Some people in Offaly cannot access a GP service as a new patient, and those who are already registered with a practice, are often left waiting up to two weeks to access an appointment with their local doctor.
That's according to the Irish Medical Organisation (IMO) who are warning that within the next five to seven years, 26% of Offaly GPs are due to retire.
Throughout the country, almost 700 GPs are due for retirement in the next couple of years according to the IMO, and younger GPs are choosing to leave the country due to the cuts introduced by FEMPI (financial emergency measures in the public interest) in favour of better working conditions overseas.
Dr Martin Daly, IMO GP committee midlands representative, said the current crisis facing the GP profession was something that was highlighted 10 years ago but the politicians didn't listen.
“Due to FEMPI being introduced in 2009 (which saw cuts of up to 38 per cent), we are seeing many practices now becoming insolvent. GPs are working harder than ever, but they can't afford to bring in new young GPs to help with the workload.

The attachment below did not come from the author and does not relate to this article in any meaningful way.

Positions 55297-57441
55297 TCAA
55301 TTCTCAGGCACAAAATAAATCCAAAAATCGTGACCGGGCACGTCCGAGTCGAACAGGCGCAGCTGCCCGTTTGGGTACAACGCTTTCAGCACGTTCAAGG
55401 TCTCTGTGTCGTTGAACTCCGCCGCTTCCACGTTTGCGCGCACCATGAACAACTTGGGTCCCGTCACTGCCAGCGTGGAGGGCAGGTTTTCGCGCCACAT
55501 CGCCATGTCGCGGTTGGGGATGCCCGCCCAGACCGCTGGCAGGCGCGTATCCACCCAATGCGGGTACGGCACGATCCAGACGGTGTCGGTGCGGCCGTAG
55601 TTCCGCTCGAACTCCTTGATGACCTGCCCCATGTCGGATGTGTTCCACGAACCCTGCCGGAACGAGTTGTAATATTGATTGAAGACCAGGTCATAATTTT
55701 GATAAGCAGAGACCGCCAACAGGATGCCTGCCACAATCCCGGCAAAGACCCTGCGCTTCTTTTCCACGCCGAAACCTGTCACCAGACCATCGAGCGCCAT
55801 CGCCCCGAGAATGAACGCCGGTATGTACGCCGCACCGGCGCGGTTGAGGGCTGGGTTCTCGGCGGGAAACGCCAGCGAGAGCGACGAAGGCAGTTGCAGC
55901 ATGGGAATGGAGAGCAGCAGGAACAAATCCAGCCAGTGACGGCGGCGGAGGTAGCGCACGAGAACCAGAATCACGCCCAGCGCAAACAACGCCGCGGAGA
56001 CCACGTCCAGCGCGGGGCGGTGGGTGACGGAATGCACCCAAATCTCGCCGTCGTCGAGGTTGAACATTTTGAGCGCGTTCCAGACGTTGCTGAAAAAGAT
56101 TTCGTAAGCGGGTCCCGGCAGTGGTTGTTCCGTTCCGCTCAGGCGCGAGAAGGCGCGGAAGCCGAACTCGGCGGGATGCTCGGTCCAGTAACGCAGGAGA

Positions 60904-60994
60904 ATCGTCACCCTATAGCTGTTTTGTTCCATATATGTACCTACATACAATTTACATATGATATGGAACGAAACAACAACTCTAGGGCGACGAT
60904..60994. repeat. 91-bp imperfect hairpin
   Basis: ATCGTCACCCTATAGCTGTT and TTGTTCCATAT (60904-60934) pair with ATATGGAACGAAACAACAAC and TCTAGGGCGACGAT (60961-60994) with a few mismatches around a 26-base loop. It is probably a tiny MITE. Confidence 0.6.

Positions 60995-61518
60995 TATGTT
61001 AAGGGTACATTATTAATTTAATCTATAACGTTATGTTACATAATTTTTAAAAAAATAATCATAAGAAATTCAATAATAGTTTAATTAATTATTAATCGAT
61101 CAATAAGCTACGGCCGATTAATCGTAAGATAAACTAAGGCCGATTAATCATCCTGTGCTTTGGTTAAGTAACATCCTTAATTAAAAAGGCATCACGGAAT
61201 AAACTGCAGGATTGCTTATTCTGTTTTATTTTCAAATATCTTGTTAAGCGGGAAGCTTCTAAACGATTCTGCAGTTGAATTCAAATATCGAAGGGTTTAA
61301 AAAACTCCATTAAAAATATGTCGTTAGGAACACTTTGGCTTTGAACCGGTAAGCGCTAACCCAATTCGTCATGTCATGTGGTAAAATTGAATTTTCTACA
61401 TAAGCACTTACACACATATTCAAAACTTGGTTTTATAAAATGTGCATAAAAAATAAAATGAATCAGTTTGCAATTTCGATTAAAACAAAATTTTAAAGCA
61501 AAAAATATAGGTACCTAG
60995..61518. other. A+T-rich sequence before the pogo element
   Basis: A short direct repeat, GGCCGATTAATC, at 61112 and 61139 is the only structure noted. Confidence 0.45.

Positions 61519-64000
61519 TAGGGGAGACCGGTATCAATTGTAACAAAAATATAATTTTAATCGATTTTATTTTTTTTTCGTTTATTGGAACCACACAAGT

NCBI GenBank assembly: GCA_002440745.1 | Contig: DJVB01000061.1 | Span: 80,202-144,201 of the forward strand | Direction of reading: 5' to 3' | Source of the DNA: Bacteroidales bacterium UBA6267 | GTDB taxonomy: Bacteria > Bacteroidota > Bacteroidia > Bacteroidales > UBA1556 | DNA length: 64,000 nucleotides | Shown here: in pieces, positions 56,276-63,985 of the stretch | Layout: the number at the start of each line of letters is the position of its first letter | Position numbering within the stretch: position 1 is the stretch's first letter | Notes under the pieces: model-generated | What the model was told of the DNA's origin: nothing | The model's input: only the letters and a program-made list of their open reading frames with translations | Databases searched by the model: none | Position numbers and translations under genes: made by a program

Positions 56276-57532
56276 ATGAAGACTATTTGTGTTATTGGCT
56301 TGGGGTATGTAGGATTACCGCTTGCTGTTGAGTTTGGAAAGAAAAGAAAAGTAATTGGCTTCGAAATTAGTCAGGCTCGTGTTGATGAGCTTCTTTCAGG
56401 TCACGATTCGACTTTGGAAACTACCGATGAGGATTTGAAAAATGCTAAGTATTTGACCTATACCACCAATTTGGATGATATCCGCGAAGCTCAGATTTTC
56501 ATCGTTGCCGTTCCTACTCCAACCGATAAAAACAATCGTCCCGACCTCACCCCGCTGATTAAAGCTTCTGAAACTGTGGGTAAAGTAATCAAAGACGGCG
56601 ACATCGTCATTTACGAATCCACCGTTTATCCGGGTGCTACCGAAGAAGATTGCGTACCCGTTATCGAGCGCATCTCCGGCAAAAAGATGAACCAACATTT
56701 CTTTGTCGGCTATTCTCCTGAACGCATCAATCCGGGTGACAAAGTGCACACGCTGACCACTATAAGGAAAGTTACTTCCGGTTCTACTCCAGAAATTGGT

“Young GPs are choosing to emigrate overseas to the UK, Canada and Austalia, where working conditions and pay are better. This means a lack of depth in the services GPs can provide, and when GPs retire, it's increasingly difficult to fill those posts. The result is that GP practices are closing no matter how viable they look on paper.
“GP practices are not taking on new patients, so you have communities and areas that are increasing in population, but people cannot sign on with a GP in their area. This is not only affecting rural areas but disadvantaged urban areas too.
“This spells increasing disaster for hospital emergency departments which are already at breaking point with regard to overcrowding. General practice and primary care are the backbone of our health service and they are being left behind.
“Many GPs will tell you that they are unable to access holidays or sick leave because they cannot get young GPs or locums to cover them. And it's the same right throughout Offaly, Westmeath and east Galway,” he said.
The IMO organisation has been contacting TDs and running a social media campaign in an attempt to push the Government to reverse FEMPI.